• Join over 1.2 million students every month
  • Accelerate your learning by 29%
  • Unlimited access from just £6.99 per month

Examine the key features of utilitarianism and its strengths and weaknesses

Extracts from this document...


Examine the strengths and weaknesses of the cosmological argument. The cosmological argument has been debated thoroughly by different scholars since it was introduced, with each having their opinion on the various strengths and weaknesses of the argument. Both one of the key strengths and one of the key weaknesses of the Cosmological Argument is the fact that it is an a posteriori argument, meaning that it is based on our empirical knowledge of the world. As a strength being a posteriori means that it is testable, for example, when we say that all events have a cause, ultimately this is something we can test ourselves, in nature we observe that things don't usually happen without a reason. However, other philosophers such as Hume would say that we can't trust knowledge which is purely a posteriori cannot be trusted, since, as Hume says we can never know it to be absolutely certain, we can only deal in hopeful probabilities. ...read more.


Despite this many other philosophers would disagree and see the argument as weak. For example, Bertrand Russell famously refused to even debate the issue since as far as he concerned, it was something we just couldn't ever know for sure, and therefore wasn't even worth talking about, as Russell said: "The idea that things must have a beginning is really due to the poverty of our imagination. Therefore, perhaps, I need not waste any more time upon the argument about the First Cause." Coplestone also argues that partial explanations are unsatisfactory and that an adequate explanation is one to which nothing further can be added therefore the idea that the universe 'just is' is insufficient. This though is completely ignoring one of the key points of the cosmological argument, the concept that God is self-causing and does not need an explanation. It can be considered a 'logical' argument as of course we see order, cause and effect all around us everyday. ...read more.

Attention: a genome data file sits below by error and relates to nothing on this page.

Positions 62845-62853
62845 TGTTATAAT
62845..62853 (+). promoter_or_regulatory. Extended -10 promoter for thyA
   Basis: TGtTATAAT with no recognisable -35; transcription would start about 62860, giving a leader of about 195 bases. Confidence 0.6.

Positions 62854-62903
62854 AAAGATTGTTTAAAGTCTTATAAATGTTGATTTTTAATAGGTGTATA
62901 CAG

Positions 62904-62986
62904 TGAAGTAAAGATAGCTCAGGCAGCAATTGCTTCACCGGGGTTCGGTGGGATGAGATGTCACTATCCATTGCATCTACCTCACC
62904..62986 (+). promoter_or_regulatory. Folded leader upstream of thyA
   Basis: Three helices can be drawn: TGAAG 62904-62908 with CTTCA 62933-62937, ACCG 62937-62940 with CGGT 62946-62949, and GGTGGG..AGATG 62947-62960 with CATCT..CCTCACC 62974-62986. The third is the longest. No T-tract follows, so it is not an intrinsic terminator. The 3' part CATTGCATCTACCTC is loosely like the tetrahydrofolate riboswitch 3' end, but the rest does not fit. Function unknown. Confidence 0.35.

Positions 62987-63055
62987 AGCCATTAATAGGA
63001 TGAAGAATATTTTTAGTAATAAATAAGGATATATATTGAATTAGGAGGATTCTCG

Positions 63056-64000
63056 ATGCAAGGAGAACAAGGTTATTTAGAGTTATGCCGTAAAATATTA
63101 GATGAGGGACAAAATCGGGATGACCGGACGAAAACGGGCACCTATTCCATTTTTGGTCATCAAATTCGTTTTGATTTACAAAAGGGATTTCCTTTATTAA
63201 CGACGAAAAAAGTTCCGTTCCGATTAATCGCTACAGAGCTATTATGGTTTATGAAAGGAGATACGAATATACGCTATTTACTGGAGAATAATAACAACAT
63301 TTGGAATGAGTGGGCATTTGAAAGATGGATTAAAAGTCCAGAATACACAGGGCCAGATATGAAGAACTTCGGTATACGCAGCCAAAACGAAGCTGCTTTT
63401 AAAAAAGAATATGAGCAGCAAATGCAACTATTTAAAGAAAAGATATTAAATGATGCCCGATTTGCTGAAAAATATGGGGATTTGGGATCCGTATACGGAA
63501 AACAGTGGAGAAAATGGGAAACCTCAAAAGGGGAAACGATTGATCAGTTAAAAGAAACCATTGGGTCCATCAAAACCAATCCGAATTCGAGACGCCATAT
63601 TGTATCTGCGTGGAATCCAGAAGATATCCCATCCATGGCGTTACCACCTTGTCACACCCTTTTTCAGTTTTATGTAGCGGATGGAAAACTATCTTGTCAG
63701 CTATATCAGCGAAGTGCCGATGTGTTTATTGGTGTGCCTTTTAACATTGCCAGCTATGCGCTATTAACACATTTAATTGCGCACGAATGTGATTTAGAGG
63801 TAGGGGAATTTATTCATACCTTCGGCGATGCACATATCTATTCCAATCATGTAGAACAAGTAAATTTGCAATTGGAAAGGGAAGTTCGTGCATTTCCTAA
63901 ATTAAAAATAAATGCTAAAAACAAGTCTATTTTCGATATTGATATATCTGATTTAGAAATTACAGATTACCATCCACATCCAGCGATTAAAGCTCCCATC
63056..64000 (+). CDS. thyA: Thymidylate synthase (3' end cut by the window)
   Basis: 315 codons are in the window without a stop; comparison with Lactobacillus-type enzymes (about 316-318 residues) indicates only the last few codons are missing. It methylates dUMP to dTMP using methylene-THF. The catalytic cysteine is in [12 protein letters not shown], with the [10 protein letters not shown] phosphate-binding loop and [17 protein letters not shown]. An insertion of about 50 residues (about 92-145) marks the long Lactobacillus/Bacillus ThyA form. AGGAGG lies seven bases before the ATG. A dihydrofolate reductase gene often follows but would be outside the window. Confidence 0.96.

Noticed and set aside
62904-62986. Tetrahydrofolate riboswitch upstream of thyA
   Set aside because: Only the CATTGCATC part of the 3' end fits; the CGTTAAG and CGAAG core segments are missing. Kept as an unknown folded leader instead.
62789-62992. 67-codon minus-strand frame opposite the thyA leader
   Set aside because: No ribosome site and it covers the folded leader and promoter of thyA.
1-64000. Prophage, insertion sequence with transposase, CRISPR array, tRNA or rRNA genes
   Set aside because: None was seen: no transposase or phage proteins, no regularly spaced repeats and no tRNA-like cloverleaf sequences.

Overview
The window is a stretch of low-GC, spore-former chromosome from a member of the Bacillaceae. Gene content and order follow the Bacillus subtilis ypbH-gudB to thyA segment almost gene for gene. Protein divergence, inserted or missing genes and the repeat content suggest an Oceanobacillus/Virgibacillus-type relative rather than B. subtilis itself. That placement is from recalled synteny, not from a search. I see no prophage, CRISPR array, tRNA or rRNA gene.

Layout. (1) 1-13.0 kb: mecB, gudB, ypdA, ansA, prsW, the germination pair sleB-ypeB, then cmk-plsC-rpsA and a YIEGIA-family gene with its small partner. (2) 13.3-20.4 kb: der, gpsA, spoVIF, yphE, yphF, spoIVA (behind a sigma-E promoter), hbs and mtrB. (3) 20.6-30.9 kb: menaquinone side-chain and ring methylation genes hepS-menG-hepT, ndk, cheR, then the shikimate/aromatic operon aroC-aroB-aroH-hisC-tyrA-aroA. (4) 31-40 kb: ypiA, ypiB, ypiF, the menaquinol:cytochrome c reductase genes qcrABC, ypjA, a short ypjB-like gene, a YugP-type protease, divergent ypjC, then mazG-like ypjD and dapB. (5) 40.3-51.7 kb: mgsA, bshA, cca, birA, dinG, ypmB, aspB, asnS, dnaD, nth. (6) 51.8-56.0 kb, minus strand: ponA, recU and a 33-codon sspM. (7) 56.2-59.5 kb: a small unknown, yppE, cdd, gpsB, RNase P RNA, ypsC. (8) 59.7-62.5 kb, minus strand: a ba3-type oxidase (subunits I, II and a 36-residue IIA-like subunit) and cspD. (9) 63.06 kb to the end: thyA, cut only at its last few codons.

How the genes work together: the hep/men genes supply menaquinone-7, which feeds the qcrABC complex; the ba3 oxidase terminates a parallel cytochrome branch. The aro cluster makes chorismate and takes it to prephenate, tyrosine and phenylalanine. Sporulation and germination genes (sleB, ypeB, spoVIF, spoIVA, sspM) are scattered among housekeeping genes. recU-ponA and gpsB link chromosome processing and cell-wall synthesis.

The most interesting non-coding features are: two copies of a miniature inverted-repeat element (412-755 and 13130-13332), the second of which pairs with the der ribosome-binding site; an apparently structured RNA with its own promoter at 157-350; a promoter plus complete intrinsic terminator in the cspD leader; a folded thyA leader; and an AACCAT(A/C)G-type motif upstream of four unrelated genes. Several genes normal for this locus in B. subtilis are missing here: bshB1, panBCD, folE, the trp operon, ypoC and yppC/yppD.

really the case as he believed that infinite regress would be impossible as if God exists he would always be there, so Leibniz states some of the strengths and weaknesses in this book. One of the remaining criticisms of the argument is that, if God caused the universe, who caused God? The answer from the proponents of the argument is that God is omnipotent and the rules which apply to our world don't apply to them, therefore God can be without cause. But, as David Hume said: "But if we stop, and go no further, why go so far? Why not stop at the material world?" What Hume is saying is that if we are willing to accept that God is uncaused, why can't we accept that the universe is uncaused to? In some ways this is using the idea of Oakham's Razor (simplest explanation is the most satisfactory), usually used to support the Cosmological Argument against the proponents by saying surely the easiest way to stop looking for causes is simply to accept that the universe is uncaused. ...read more.

The above preview is unformatted text

This student written piece of work is one of many that can be found in our AS and A Level Practical Questions section.

Found what you're looking for?

  • Start learning 29% faster today
  • 150,000+ documents available